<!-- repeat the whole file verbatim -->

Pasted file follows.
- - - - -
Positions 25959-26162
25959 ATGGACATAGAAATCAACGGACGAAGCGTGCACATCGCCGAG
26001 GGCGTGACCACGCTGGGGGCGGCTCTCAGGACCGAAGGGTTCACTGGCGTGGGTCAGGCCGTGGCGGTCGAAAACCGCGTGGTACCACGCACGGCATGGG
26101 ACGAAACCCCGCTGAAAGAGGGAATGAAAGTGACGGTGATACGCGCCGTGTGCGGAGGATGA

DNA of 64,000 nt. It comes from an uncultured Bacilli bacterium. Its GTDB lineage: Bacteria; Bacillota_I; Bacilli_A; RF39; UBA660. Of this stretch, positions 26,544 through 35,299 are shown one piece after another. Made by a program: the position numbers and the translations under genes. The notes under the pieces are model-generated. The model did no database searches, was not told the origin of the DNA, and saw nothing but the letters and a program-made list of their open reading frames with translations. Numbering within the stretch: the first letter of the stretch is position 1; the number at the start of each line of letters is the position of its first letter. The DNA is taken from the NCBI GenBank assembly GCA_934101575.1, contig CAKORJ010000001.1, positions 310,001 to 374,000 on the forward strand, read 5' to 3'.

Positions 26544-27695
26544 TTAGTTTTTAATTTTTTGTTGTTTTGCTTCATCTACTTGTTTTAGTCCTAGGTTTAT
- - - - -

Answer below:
Positions 25959-26162
25959 ATGGACATAGAAATCAACGGACGAAGCGTGCACATCGCCGAG
26001 GGCGTGACCACGCTGGGGGCGGCTCTCAGGACCGAAGGGTTCACTGGCGTGGGTCAGGCCGTGGCGGTCGAAAACCGCGTGGTACCACGCACGGCATGGG
26101 ACGAAACCCCGCTGAAAGAGGGAATGAAAGTGACGGTGATACGCGCCGTGTGCGGAGGATGA

DNA of 64,000 nt. It comes from an uncultured Bacilli bacterium. Its GTDB lineage: Bacteria; Bacillota_I; Bacilli_A; RF39; UBA660. Of this stretch, positions 26,544 through 35,299 are shown one piece after another. Made by a program: the position numbers and the translations under genes. The notes under the pieces are model-generated. The model did no database searches, was not told the origin of the DNA, and saw nothing but the letters and a program-made list of their open reading frames with translations. Numbering within the stretch: the first letter of the stretch is position 1; the number at the start of each line of letters is the position of its first letter. The DNA is taken from the NCBI GenBank assembly GCA_934101575.1, contig CAKORJ010000001.1, positions 310,001 to 374,000 on the forward strand, read 5' to 3'.

Positions 26544-27695
26544 TTAGTTTTTAATTTTTTGTTGTTTTGCTTCATCTACTTGTTTTAGTCCTAGGTTTAT